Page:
Clang! Clang! Clang! Clang! Clang! The sound of breaking bones.
"Cleaners," whispered Edgar.
The clanging of thousands of bony legs rushed beneath him. He could see the shadows of Cleaners shooting past in a herd toward the falling trees.
I've never seen ones that big, Edgar thought in awe. He could only make out their shadows, but it appeared these Cleaners were two or three times bigger than any that had lived on Atherton.
They must be thirty feet long or more! He thought. Two bites and Cleaners this big could remove every trace of Edgar from the Dark Planet.
Edgar faces more dangers than he ever anticipated when he makes his way into the Dark Planet --- formerly known as "Earth." The dreaded Cleaners are only one element in his dangerous journey. Following instructions from the brilliant, sometimes mad Dr. Max Harding, Edgar must risk his life to complete this mission. His instructions have come through a technological wonder created by Dr. Harding "before" the doctor's untimely death. Dr. Harding created Atherton in the hopes of providing a livable environment away from the diseased and dying earth. But his creativity did not stop there --- he also created Edgar: "I made you, Edgar. Just as I made Atherton." While Edgar accepts that Dr. Harding is his father and did love him, it is still hard for him to understand his own role in this strange mission to the Dark Planet.
Edgar leaves behind his friends, Samuel and Isabel, and is told to trust no one in Atherton --- especially Dr. Kincaid (who is his mentor) and his dear friend Vincent. Only later does Edgar understand the implications of these instructions and why they are so vital in revealing the final secrets that lie between Atherton and the Dark Planet.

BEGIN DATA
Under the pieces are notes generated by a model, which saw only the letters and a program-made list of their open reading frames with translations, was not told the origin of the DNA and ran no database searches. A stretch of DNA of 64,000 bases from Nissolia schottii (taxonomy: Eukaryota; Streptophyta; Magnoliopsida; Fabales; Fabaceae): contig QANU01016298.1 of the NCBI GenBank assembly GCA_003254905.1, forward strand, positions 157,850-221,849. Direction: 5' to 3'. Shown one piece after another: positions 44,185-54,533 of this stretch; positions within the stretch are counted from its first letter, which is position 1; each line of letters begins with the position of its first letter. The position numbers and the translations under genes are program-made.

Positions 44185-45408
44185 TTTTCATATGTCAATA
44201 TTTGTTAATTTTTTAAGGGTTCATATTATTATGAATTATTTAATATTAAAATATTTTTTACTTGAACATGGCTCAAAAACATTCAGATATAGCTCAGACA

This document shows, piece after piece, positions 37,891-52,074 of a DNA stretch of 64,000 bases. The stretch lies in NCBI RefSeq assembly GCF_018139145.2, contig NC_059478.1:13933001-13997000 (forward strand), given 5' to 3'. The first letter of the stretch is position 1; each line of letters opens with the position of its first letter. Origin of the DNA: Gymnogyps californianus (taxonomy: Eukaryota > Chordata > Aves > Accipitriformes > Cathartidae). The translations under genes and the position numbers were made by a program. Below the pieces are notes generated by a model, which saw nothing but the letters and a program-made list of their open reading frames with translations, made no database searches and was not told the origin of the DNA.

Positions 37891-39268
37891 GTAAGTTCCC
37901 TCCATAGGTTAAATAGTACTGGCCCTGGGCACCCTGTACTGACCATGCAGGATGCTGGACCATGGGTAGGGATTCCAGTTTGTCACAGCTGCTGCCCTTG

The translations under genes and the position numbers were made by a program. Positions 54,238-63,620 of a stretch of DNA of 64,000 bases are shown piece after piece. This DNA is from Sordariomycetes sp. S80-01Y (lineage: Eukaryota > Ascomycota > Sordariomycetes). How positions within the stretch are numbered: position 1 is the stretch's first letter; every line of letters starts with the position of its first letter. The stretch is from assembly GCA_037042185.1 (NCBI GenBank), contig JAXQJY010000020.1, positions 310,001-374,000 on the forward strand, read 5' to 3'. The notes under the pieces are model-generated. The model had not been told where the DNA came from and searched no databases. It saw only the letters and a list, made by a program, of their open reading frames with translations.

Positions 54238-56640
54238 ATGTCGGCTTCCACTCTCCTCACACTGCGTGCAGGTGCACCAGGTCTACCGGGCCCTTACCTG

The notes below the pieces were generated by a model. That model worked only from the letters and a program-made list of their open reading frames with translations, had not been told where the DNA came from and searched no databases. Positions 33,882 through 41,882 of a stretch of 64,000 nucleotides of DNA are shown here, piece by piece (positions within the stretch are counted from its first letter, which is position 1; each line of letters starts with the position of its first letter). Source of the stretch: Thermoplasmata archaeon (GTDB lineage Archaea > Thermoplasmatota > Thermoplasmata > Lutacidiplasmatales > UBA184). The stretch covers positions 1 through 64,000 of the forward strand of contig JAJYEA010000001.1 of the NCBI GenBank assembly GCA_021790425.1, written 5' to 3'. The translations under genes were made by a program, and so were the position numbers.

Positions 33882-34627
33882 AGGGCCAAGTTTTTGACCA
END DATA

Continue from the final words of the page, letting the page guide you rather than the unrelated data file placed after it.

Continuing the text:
Once on the Dark Planet, the boy is thrown into another world --- probably not unlike Atherton when it was under the power of Dr. Phineas (read the previous books to understand more about the strange Dr. Phineas) --- and begins to unravel some of the mysteries. By using a devise known as The Raven, he is guided to his father's birthplace known as Silo/Station Seven. Dr. Harding's childhood was spent as an orphan at the Silo. Edgar finds this area of the earth even more colorless, barren and filled with toxic fumes. It is run by an evil, ruthless woman known as Judix and her mindless cronies, Red Eye and Socket. The Silo uses children as slaves, and they work in unspeakable conditions, receiving beatings regularly from Silo and Socket.
During his explorations Edgar is captured and brought to work alongside the other children in the Silo. He also discovers that one adult is truly a friend. Her name is Hope, and she struggles to provide some kind of protection for the children. During this time he gets to know and befriends Aggie, Teagan, Landon and Vasher. These relationships and the total injustice of what is happening make him all the more determined to escape --- and to take Hope and his friends with him.
Meanwhile, Samuel and Isabel have decided to find Edgar because they know he must be in grave danger. Their explorations lead them into some of the deep, dark caverns running beneath the Flatlands, and it is here they are confronted by a giant dragon named Gossamer. Is Gossamer their enemy or their friend?
With all of these characters gathered on the Dark Planet, it suddenly seems totally hopeless that they will overcome the obstacles before them. Dragons, Cleaners, Spikers, the strange people working under Judix's command and the ever-threatening environment are overwhelming to them. Do they have any chance, and who can they really trust?
This final book in the Atherton trilogy definitely begins to explain more fully many of the happenings that have led to the awful situation in which our characters find themselves. Despite their cleverness and cunning, will they meet up and be able to beat the odds against them? Patrick Carman again successfully creates an awesome adventure with mesmerizing images. His messages concerning environmental issues ring loud and strong. Readers should start with ATHERTON: THE HOUSE OF POWER to better understand the complexity of all that is happening. What a great series for some powerful discussions about our natural world today.
--- Reviewed by Sally M. Tibbetts